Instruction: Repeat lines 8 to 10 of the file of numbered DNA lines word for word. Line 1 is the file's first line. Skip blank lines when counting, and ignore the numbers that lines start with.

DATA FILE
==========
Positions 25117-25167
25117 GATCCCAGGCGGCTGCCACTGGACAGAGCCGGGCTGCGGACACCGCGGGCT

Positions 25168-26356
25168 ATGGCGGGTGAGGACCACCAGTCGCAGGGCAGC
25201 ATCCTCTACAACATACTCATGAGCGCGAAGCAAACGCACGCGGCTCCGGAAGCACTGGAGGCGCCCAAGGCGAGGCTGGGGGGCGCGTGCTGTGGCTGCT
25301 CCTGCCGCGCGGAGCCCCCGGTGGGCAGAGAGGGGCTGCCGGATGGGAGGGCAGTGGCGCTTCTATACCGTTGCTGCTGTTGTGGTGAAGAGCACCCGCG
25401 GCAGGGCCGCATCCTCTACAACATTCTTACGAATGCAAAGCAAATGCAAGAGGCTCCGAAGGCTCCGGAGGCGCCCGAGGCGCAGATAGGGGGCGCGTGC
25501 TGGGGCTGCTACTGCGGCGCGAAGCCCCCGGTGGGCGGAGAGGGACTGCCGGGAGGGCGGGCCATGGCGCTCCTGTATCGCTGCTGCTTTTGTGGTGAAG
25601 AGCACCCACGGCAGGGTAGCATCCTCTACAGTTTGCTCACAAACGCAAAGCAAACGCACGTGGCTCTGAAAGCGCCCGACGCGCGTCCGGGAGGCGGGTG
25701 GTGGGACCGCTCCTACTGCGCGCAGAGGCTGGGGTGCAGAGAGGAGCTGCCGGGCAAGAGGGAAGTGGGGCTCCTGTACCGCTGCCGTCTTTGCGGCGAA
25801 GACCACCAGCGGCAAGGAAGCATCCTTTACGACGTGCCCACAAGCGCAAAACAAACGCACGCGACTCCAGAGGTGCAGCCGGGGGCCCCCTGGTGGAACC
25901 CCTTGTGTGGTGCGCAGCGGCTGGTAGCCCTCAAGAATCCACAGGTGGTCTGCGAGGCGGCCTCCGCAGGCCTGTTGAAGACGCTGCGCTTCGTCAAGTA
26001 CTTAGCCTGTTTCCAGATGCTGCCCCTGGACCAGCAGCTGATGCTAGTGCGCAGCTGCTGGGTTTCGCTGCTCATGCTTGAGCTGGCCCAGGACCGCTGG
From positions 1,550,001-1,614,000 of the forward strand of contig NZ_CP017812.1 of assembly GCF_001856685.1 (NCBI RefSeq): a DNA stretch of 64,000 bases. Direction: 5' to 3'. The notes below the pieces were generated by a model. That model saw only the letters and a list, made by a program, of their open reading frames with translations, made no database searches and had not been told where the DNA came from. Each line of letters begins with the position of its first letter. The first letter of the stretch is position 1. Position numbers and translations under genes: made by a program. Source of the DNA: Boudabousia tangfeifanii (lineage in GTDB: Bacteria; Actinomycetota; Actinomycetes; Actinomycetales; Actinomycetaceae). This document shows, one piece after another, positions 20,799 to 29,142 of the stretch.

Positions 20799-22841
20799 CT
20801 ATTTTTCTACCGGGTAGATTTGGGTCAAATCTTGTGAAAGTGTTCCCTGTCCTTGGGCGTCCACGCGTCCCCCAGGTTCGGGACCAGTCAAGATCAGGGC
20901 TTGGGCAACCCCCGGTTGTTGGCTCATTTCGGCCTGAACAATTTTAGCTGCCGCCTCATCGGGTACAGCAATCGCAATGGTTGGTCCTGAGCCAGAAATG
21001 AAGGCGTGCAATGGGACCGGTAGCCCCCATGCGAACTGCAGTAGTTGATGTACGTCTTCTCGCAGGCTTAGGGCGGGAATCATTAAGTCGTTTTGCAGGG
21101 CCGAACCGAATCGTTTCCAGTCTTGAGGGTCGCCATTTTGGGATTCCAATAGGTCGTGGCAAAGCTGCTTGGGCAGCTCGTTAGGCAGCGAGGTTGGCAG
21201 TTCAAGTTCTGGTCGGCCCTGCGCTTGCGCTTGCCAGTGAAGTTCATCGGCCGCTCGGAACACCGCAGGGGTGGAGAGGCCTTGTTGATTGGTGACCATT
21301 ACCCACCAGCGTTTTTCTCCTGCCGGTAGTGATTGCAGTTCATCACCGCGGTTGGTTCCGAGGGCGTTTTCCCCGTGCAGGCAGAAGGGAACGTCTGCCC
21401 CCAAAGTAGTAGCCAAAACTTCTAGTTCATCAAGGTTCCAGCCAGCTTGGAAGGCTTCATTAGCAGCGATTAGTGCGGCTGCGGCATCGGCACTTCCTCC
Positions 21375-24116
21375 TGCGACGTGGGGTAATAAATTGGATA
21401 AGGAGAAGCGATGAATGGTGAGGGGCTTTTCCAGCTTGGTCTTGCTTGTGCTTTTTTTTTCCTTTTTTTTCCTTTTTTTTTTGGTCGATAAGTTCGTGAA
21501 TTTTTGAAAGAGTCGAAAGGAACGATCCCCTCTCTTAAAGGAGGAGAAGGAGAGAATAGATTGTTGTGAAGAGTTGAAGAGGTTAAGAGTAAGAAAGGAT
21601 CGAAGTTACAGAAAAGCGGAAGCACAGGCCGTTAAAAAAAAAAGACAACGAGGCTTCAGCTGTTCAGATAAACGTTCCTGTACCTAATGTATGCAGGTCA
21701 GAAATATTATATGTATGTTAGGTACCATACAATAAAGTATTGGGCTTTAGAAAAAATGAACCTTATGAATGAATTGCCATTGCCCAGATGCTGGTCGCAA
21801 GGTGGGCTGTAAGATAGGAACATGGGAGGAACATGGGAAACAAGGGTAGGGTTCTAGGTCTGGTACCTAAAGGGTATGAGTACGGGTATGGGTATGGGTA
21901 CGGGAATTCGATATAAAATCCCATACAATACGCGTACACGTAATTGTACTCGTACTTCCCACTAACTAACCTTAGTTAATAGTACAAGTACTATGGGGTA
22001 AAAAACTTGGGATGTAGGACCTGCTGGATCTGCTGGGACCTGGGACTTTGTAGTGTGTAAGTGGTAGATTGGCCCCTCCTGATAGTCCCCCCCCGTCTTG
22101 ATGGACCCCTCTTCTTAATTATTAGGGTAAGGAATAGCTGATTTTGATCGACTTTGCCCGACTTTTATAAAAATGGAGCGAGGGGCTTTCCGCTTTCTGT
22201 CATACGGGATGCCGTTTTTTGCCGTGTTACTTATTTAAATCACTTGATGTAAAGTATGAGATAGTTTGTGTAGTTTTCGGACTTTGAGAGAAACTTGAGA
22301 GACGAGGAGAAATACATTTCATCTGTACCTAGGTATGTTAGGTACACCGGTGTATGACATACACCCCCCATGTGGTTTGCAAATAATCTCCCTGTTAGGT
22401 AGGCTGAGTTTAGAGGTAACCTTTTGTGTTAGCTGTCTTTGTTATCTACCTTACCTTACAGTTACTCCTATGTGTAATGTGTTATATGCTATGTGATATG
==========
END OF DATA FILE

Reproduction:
25501 TGGGGCTGCTACTGCGGCGCGAAGCCCCCGGTGGGCGGAGAGGGACTGCCGGGAGGGCGGGCCATGGCGCTCCTGTATCGCTGCTGCTTTTGTGGTGAAG
25601 AGCACCCACGGCAGGGTAGCATCCTCTACAGTTTGCTCACAAACGCAAAGCAAACGCACGTGGCTCTGAAAGCGCCCGACGCGCGTCCGGGAGGCGGGTG
25701 GTGGGACCGCTCCTACTGCGCGCAGAGGCTGGGGTGCAGAGAGGAGCTGCCGGGCAAGAGGGAAGTGGGGCTCCTGTACCGCTGCCGTCTTTGCGGCGAA